Pro practice doesn't help in either case. Kitani was a great toilet goer and his opponents sometimes gave him extra time and sometimes didn't. But when you're a big star and you have young pros doing the clock watching, you would just glare at them and they would count the seconds off v e r y v e r y s l o w l y. I'm not sure what happens in lower-level games where both players have to press their own clocks.

In the case of removal, I believe the Japanese pro thinking is that the rules say a move is made when a stone is played, whether or not it also constitutes a capture. And there is nothing that specifically requires removal to be made within the time limit. There is, however, a separate rule that says if you do not remove captured stones and play goes on, you lose (this has happened in real life). If time limits are relaxed 9in this sense) to allow removal, this can get messy, too. What if it's Mickey Mouse time limits and it takes so long to remove stones during the opponent's blink-of-an-eye time allowance that he runs out of time? In pro practice a referee would make a ruling (i.e. apply common sense) and the world would move on. Amateurs, for some reason, often seem to want to codify everything down to the last, er, drop.

And just to keep that rule-obsessing in check and to keep go in perspective as only a game, let me mention a story up on the BBC news website as I write. A wheelchair-bound person was forced to wait so long at a bus stop until a bus driver deigned to pick him up that he ended up wetting himself. I think we all have a long way to go, in a different sense, in many respects. Yet so many of these problems, both in life and go, would be avoided if people were just plain considerate (or sportsman-like, but in the proper English sense, not the RJ one).


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 Post subject: Re: British Go Championship game 2 Saturday 13th
Post #38 Posted: Wed Oct 09, 2019 6:33 am 
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US custom is definitely not to stop the clock for any reason other than big captures or some kind of dispute. And, I think, this is correct in a tournament where it is important to keep to a schedule. In a one off game like this one, where a delay is not going to hold up the next round, rules can (should?) be more flexible.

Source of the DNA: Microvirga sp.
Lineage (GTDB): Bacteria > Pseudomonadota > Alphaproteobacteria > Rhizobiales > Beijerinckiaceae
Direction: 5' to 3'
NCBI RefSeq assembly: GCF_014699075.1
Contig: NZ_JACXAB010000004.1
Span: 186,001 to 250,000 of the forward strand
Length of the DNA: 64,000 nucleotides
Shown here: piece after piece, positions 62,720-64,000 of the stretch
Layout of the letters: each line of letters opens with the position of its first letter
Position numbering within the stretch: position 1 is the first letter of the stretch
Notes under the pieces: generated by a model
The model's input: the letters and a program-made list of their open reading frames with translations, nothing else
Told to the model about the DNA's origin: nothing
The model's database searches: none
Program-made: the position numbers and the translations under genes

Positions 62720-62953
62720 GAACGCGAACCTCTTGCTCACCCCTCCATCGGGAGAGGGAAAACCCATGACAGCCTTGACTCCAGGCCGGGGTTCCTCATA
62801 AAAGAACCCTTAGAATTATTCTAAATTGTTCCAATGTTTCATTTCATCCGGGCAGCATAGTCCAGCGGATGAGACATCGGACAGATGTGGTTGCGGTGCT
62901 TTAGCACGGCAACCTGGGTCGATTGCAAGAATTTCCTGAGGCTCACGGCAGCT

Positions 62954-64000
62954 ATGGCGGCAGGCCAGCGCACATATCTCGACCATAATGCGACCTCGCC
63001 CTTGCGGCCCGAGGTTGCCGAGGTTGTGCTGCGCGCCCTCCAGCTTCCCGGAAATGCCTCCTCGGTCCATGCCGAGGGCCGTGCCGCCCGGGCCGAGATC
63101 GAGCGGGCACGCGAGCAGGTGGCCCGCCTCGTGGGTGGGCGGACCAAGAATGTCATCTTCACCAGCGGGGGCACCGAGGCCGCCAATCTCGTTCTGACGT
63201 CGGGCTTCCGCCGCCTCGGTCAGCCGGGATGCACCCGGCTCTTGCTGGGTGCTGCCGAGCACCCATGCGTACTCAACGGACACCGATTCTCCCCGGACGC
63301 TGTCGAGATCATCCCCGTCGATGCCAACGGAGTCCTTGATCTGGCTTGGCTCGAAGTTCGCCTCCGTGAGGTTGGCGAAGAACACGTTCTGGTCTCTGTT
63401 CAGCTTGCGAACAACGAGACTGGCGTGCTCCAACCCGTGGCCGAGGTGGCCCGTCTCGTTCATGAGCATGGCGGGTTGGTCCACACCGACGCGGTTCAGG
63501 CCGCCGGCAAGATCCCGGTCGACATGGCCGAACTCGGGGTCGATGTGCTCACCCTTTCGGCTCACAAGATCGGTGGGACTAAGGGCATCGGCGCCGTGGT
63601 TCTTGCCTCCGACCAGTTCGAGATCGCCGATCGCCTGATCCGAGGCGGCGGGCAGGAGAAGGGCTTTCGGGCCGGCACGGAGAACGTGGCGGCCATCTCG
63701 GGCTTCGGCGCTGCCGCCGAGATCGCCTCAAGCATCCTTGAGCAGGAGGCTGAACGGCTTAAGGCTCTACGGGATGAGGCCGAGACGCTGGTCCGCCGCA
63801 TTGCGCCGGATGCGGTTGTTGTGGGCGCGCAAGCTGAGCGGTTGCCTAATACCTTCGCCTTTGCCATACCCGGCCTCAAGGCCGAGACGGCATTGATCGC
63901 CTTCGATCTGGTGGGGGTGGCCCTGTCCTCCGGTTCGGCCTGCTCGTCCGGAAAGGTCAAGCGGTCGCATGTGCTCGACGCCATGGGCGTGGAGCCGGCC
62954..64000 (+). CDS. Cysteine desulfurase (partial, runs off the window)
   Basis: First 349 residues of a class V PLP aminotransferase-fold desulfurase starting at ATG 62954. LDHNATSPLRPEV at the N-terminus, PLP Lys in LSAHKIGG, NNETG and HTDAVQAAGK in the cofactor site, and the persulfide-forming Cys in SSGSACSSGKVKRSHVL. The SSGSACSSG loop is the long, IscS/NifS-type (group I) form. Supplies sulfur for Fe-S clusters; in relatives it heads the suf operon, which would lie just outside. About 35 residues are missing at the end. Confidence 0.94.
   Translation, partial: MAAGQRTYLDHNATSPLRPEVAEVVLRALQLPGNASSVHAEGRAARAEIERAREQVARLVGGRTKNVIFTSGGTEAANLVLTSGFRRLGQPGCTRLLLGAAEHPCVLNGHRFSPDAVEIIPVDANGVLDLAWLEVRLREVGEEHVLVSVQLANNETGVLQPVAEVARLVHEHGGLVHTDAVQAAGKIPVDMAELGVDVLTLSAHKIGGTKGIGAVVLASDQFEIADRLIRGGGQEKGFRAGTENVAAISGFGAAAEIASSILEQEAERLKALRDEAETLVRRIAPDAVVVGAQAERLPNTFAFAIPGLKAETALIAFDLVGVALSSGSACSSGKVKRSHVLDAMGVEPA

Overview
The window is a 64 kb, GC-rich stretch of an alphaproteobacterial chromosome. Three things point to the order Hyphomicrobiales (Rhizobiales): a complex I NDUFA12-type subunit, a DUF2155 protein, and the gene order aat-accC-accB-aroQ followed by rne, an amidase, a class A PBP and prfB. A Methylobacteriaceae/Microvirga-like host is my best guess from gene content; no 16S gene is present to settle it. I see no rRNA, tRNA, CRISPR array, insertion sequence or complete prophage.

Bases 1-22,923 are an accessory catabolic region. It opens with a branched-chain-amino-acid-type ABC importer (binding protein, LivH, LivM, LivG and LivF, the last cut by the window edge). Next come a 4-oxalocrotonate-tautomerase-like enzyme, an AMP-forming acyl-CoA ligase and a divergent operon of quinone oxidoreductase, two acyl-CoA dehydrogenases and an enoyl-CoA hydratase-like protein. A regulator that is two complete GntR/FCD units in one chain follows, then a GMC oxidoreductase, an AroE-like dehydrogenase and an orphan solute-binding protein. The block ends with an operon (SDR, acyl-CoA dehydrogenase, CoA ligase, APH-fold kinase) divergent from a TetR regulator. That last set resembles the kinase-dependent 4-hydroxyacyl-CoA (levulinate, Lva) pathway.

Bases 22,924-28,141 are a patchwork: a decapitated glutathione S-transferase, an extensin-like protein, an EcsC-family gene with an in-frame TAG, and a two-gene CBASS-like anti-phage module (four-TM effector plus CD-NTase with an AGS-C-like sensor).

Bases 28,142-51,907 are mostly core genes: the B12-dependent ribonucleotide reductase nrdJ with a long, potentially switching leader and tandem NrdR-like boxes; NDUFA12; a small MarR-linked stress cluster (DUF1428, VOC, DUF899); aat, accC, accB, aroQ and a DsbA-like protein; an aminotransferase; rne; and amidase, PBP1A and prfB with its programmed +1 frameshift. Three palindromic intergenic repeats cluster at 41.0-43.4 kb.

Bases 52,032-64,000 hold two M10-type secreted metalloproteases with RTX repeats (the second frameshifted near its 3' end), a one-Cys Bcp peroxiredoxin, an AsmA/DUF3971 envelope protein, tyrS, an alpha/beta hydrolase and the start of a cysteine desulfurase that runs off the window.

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 Post subject: Re: British Go Championship game 2 Saturday 13th
Post #39 Posted: Wed Oct 09, 2019 7:31 am 
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I find nothing unsportsmanlike about playing a move quickly when your opponent goes to the restroom:
1. If there are rules to stop the clock when someone uses the restroom, OK, then follow those rules
2. If there are no such rules, each person is responsible for their own time management. Time management is a tournament skill, and if someone wishes to use the restroom, they should know that they are making this choice at the cost of potentially losing time on the clock
3. If I play a move quickly to run down my opponent's time, that's my choice. But if I am truly playing the move faster, just for that purpose, it means that I'm doing so at the expense of my own thinking time, which I might otherwise take

Whether this is a good strategy or not is a different question. I think that if I haven't fully understood the position, playing faster just to run down my opponent's clock might be a bad strategy. But it's certainly not unsportsmanlike. Unsportsmanlike behavior would be some sort of expectation that you should get special time privileges outside of the rules, just because you didn't plan ahead to use the restroom before the tournament.

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 Post subject: Re: British Go Championship game 2 Saturday 13th
Post #40 Posted: Wed Oct 09, 2019 10:58 am 
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I found a partial live commentary by Macfadyen:
http://files.gokgs.com/games/2019/10/5/Macfadyen.sgf

Seems he was going to create another one halfway in, but I couldn't find it. Anyone have a link to it?